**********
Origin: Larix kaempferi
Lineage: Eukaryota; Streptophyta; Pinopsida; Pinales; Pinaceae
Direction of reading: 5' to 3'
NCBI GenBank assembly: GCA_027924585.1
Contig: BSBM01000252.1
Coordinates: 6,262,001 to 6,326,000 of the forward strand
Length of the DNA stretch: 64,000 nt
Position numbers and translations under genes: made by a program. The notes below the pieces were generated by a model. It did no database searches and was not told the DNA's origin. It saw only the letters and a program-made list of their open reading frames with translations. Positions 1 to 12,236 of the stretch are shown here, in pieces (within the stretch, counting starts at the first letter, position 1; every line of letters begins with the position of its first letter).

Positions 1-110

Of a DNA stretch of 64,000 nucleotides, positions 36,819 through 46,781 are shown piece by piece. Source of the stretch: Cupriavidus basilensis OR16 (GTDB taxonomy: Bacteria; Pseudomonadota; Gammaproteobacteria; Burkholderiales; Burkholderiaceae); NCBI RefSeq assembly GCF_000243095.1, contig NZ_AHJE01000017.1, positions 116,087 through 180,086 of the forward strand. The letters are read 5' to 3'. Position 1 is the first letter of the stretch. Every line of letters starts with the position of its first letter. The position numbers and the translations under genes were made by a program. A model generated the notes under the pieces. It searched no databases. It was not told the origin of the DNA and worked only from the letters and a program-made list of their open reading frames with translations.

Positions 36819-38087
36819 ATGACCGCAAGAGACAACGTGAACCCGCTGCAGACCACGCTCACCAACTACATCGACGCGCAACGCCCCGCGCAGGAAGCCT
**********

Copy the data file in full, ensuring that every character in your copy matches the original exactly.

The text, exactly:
Origin: Larix kaempferi
Lineage: Eukaryota; Streptophyta; Pinopsida; Pinales; Pinaceae
Direction of reading: 5' to 3'
NCBI GenBank assembly: GCA_027924585.1
Contig: BSBM01000252.1
Coordinates: 6,262,001 to 6,326,000 of the forward strand
Length of the DNA stretch: 64,000 nt
Position numbers and translations under genes: made by a program. The notes below the pieces were generated by a model. It did no database searches and was not told the DNA's origin. It saw only the letters and a program-made list of their open reading frames with translations. Positions 1 to 12,236 of the stretch are shown here, in pieces (within the stretch, counting starts at the first letter, position 1; every line of letters begins with the position of its first letter).

Positions 1-110

Of a DNA stretch of 64,000 nucleotides, positions 36,819 through 46,781 are shown piece by piece. Source of the stretch: Cupriavidus basilensis OR16 (GTDB taxonomy: Bacteria; Pseudomonadota; Gammaproteobacteria; Burkholderiales; Burkholderiaceae); NCBI RefSeq assembly GCF_000243095.1, contig NZ_AHJE01000017.1, positions 116,087 through 180,086 of the forward strand. The letters are read 5' to 3'. Position 1 is the first letter of the stretch. Every line of letters starts with the position of its first letter. The position numbers and the translations under genes were made by a program. A model generated the notes under the pieces. It searched no databases. It was not told the origin of the DNA and worked only from the letters and a program-made list of their open reading frames with translations.

Positions 36819-38087
36819 ATGACCGCAAGAGACAACGTGAACCCGCTGCAGACCACGCTCACCAACTACATCGACGCGCAACGCCCCGCGCAGGAAGCCT